At Ellwood Park, there was no shelter for the honored guest. It had been dry for six years; no one expected a downpour in mid-July. No one even brought an umbrella. Roosevelt was helped out of the car and up to a grandstand. He stood, using the heavy metal braces to lock his knees in place. The crowd roared, everyone on their feet. He was their savior, and he did not betray their trust in him. Some of his experts had told him that it had been a monumental failure to settle this part of the world and that all the conservation measures and tree planting could not bring life back. People had killed this land by their own greed and stupidity—and, yes, hubris—and it could not be restored. Let it die. If Roosevelt believed this, he never let on. Standing in the rain, hair wet and suit drenched, he looked radiant.
"I think this little shower we have had is a mighty good omen."
Thunderous cheers rose, lasting several minutes. It could have been the Texas high school football championship, for the roar. Yes, sir, a good omen. What else could this land throw at them? What fresh hell could there still be? The rain pounded the crowd as the last of the big flag's color leaked onto the street, purpling the water like food dye in a creek. After the cheers and applause settled, Roosevelt resumed his speech. As he got into it, he took on the nester's chip, the righteous anger of the victim.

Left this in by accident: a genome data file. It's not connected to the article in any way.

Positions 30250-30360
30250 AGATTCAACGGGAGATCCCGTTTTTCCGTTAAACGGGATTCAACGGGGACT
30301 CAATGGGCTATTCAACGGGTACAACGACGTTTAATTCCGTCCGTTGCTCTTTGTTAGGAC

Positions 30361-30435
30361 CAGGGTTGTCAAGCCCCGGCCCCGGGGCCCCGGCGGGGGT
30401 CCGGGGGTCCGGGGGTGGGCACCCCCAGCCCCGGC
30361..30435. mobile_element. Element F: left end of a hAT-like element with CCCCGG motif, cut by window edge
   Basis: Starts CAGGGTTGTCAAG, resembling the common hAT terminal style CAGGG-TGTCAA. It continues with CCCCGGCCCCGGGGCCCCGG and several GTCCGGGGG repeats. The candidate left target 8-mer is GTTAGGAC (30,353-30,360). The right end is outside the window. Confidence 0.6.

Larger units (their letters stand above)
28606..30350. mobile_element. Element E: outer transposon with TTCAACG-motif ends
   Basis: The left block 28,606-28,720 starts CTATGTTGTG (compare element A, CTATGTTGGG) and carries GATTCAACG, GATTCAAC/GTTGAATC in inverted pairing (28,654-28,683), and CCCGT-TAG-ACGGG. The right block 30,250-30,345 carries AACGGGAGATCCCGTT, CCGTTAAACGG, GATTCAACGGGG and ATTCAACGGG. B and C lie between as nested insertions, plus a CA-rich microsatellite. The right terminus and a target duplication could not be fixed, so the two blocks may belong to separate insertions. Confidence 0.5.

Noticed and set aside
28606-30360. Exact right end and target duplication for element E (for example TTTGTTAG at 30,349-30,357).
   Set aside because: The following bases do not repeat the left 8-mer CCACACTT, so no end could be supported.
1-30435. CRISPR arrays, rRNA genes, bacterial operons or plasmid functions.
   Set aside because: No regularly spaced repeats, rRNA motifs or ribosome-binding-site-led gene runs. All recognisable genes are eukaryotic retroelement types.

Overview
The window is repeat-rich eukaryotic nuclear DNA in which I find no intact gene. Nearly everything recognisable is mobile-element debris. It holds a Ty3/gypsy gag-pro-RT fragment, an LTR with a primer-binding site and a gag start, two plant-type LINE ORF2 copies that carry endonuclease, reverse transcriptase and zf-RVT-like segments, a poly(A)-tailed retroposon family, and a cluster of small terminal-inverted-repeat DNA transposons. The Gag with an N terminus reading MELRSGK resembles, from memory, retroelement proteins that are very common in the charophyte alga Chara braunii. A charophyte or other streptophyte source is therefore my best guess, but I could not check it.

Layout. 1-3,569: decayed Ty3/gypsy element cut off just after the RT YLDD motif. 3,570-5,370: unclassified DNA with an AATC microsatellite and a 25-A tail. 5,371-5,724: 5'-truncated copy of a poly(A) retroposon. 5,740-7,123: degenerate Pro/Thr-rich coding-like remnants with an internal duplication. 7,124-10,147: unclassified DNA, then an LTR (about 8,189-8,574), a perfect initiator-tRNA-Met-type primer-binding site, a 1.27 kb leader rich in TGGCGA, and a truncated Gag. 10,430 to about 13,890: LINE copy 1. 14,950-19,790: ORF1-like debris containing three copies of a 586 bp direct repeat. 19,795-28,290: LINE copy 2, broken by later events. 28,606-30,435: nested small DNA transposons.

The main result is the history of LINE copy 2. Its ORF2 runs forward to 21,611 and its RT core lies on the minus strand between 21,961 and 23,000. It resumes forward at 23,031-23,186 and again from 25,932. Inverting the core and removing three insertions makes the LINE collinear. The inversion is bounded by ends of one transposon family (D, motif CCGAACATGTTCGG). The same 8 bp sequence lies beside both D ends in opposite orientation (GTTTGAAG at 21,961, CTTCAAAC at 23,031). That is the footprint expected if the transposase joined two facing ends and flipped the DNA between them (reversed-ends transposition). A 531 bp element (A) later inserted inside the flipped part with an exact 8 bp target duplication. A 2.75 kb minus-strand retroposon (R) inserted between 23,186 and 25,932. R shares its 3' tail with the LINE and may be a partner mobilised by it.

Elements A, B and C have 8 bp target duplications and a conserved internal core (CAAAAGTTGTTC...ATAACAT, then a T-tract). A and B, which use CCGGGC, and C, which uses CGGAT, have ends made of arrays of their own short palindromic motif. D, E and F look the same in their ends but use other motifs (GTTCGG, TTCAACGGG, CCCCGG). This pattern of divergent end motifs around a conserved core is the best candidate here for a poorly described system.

"I wish more people from the South and the East could visit this plains country," he said.
Yes, sir, Mr. President—we're not all dead, people said to each other. Damn straight. Tell it to the world!
"If they did you would hear less talk about the great American desert. You would hear less ridicule of our efforts to conserve water and restore grazing lands and to plant trees." He told the crowd how their topsoil had blown all the way to his family home on the Hudson and how people in the East did not understand these nesters, but he would never give up on them.